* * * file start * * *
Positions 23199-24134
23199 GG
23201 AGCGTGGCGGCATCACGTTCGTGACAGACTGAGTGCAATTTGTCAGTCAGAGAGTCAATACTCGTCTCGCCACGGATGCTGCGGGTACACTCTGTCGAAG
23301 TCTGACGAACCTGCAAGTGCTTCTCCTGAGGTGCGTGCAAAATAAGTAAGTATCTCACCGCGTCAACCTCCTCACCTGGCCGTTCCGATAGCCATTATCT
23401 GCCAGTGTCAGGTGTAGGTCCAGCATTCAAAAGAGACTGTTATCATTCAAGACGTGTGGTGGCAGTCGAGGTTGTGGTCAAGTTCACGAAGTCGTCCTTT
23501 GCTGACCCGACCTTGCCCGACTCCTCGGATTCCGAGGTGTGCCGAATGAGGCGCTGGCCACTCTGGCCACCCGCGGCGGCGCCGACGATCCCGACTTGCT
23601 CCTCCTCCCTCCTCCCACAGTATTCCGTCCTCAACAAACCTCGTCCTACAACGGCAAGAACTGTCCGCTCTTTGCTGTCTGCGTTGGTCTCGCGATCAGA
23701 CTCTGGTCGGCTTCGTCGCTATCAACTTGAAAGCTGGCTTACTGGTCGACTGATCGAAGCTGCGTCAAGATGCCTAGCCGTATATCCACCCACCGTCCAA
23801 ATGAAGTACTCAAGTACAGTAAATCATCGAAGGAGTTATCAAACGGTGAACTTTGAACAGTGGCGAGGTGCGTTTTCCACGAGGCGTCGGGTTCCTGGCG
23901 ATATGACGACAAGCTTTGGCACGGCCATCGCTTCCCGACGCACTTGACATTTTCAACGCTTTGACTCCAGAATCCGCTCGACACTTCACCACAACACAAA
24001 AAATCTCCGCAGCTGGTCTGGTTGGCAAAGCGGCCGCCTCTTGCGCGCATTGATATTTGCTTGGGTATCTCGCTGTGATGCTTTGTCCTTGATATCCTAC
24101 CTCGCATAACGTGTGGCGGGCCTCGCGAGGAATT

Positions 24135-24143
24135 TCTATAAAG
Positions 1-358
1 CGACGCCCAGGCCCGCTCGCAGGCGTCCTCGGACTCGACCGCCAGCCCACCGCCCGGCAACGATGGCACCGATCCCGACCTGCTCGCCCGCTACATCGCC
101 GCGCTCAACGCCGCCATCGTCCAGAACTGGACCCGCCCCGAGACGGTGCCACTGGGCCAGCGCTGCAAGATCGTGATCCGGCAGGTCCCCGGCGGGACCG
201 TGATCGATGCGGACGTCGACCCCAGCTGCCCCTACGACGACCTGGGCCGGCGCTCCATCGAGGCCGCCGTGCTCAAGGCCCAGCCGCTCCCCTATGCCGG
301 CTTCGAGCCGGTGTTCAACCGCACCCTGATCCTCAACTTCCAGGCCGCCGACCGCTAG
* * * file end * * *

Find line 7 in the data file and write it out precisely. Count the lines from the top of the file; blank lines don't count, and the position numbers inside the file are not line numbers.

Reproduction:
23601 CCTCCTCCCTCCTCCCACAGTATTCCGTCCTCAACAAACCTCGTCCTACAACGGCAAGAACTGTCCGCTCTTTGCTGTCTGCGTTGGTCTCGCGATCAGA